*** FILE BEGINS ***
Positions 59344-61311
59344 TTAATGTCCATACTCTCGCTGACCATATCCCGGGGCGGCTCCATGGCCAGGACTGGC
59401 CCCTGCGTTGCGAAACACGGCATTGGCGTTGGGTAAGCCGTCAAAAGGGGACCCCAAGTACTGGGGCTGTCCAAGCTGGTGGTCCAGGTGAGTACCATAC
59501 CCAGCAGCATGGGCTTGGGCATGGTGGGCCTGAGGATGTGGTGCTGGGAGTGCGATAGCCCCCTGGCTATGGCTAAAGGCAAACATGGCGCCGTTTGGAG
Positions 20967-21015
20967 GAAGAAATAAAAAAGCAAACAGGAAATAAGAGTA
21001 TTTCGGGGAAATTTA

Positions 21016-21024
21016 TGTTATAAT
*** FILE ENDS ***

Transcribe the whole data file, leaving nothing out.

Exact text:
Positions 59344-61311
59344 TTAATGTCCATACTCTCGCTGACCATATCCCGGGGCGGCTCCATGGCCAGGACTGGC
59401 CCCTGCGTTGCGAAACACGGCATTGGCGTTGGGTAAGCCGTCAAAAGGGGACCCCAAGTACTGGGGCTGTCCAAGCTGGTGGTCCAGGTGAGTACCATAC
59501 CCAGCAGCATGGGCTTGGGCATGGTGGGCCTGAGGATGTGGTGCTGGGAGTGCGATAGCCCCCTGGCTATGGCTAAAGGCAAACATGGCGCCGTTTGGAG
Positions 20967-21015
20967 GAAGAAATAAAAAAGCAAACAGGAAATAAGAGTA
21001 TTTCGGGGAAATTTA

Positions 21016-21024
21016 TGTTATAAT